On the day that George Floyd died, after desperately pleading to regain ownership of his breath, many black people stopped breathing right along with him. We stop breathing every time this happens to a black body, but with the world being on "pause" due to the COVID-19 Pandemic, many non-black people suddenly had more time to think and reflect on racism in the U.S. Many White people were outraged, as if for the first time, that a black man could be killed in the middle of the street in a matter of 8 minutes and 46 seconds. Many began feeling overwhelmed with anxiety, fear, confusion, and a deep ego-centered discomfort about their Whiteness and wondering if they had been not only benefitting from racism, but also contributing. In my practice, I had black clients share that they randomly received Venmo's, gifts, or plants from white peers or associates, seemingly as an immediate need to do something to show their black friends that they were listening and supportive. When really, they were gestures to manage their own discomfort. There is not "lunch on me" Venmo or gift that can even begin to honor the absence of black breath.
Black people in the U.S. have been socialized in a way that often results in us losing our breath. Each time we are racially profiled, pulled over by the police, followed in a store, questioned whether our work is our own, have our children singled out in schools, questioned about or birthrights, or minimized by medical professionals, we lose our breath. Trauma is a normal response to experiencing racism and many of us have experienced a countless number of experiences that cause our hearts to jump, our minds and bodies to go into a numbed or shocked state, our breathing to become more shallow, and our thoughts to begin racing. In mainstream media, PTSD is often limited to being associated with military soldiers or after instances of abuse/violence. Racism is one of the oldest forms of violence in the U.S., wreaking havoc on the souls, minds, and bodies of black folks. The pause we feel every time a Black body is wrongfully taken from us is another moment of losing our breath.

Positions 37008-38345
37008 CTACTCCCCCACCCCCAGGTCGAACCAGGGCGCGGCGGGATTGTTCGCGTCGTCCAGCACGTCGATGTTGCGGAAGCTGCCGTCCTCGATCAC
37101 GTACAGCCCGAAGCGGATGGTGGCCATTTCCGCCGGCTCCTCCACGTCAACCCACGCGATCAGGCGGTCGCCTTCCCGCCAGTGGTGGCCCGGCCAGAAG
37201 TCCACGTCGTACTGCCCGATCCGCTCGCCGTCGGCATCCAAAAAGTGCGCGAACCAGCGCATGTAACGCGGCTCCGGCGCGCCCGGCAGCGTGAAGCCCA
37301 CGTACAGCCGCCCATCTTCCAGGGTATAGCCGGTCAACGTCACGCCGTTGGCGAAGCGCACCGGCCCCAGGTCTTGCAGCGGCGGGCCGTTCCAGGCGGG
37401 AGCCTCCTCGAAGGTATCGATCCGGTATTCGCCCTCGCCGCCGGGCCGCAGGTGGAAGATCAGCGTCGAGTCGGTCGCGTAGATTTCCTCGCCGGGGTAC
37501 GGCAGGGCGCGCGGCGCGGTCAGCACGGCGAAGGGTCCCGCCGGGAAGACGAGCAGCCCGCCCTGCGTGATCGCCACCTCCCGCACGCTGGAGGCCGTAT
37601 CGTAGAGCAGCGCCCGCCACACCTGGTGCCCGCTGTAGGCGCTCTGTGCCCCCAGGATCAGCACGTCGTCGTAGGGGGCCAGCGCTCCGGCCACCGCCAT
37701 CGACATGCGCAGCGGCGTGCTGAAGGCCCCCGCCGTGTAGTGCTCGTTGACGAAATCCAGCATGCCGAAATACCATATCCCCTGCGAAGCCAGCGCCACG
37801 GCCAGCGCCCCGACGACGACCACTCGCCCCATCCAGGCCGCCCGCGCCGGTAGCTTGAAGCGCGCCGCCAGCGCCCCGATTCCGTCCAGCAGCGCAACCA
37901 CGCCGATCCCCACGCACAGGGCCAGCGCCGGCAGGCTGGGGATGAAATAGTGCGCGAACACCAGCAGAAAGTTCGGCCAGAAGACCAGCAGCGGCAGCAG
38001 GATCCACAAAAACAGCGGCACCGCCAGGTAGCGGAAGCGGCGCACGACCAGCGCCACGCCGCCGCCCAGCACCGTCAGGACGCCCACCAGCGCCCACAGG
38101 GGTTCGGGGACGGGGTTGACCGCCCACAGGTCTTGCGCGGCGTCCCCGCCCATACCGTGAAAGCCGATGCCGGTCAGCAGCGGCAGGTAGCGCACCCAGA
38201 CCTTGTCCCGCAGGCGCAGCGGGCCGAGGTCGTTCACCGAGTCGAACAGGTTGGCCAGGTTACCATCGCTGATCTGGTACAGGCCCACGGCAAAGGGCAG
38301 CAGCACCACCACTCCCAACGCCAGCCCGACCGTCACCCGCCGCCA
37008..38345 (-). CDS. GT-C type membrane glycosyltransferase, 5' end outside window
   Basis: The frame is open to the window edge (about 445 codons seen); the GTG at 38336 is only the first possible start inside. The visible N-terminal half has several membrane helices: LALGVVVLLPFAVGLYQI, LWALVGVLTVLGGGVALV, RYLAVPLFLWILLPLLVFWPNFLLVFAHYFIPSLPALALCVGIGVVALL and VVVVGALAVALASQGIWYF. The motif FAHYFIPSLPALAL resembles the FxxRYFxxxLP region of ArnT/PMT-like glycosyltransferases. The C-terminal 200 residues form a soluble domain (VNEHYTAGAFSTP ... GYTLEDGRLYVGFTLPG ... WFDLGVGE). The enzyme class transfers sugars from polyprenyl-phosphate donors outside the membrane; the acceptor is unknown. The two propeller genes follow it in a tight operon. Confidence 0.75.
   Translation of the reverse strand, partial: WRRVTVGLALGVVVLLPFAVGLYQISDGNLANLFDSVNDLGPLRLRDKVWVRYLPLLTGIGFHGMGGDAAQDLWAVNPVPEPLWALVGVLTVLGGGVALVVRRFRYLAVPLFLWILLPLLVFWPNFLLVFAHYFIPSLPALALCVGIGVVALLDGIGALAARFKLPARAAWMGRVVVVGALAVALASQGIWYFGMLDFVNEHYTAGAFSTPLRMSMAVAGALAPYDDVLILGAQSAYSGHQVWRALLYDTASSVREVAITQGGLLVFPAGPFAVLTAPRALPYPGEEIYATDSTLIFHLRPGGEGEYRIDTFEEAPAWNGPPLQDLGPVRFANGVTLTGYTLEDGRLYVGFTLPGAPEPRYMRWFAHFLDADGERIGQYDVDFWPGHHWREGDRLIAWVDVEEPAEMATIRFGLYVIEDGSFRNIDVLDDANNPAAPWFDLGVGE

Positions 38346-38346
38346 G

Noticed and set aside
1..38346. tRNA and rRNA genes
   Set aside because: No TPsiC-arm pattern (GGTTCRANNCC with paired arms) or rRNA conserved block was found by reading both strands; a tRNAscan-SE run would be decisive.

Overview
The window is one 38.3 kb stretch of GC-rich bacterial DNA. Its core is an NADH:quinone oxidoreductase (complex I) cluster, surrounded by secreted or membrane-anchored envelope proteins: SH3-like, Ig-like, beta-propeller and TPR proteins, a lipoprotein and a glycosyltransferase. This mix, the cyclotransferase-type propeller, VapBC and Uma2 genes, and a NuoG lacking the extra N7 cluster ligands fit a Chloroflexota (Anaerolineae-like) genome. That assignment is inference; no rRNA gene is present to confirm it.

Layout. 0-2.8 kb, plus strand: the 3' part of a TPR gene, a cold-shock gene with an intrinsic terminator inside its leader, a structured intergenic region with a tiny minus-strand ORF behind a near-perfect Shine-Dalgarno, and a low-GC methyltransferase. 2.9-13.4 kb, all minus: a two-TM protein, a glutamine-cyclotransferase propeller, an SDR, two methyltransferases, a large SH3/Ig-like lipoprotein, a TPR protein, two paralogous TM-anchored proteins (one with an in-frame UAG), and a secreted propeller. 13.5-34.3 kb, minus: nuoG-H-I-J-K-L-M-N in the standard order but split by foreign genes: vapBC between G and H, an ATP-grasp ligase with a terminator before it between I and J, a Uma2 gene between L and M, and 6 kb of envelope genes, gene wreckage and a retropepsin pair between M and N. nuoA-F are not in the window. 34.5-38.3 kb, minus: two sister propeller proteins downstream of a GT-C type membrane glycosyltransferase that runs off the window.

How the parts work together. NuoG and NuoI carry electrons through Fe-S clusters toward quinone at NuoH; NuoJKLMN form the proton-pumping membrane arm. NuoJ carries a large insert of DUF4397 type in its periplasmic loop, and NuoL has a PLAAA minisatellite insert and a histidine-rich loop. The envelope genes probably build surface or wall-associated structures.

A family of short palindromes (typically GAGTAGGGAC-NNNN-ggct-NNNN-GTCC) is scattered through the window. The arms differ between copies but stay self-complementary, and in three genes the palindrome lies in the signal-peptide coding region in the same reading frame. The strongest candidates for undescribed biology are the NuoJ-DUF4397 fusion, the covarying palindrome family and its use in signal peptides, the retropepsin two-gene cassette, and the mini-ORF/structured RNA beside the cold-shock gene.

The past 30 days have been increasingly stressful for many black people across the country, but we must not forget or let go of our roots. We are often resilient to a fault, have power and creativity beyond our wildest dreams, and are heirs of royalty and greatness. We must remember to center ourselves on our truths and the aspects of our culture that keep us rejuvenated. We must breathe again, to honor the breath of the countless black bodies we have lost to racism and white supremacist ideals. We must remember to slow down, pause, and reframe ownership of the current social unrest and crisis we are experiencing. Dr. Janet Helms told us recently, "this is not our crisis, this is their crisis." We must meditate and refocus our energy to set new boundaries. When we take deep breaths, we want to inhale love and peace, while exhaling stress. We want to inhale discernment and healthy boundaries, while exhaling exhaustion. We want to inhale hope and joy, while exhaling bitterness. We must restore our breath to continue this work and to continue to contribute to the greatness that we are. We must restore our breath to renew our voices and hold our white peers and associates accountable with strategic action items. We must restore our breath to raise up and teach our young black babies to have a fierce, unapologetic presence in this world. Black breath has been the foundation of greatness in the U.S., even during unimaginable living conditions. Now, imagine the power of Black breath without the deadly force of white supremacy constantly on our necks. It is time to breath.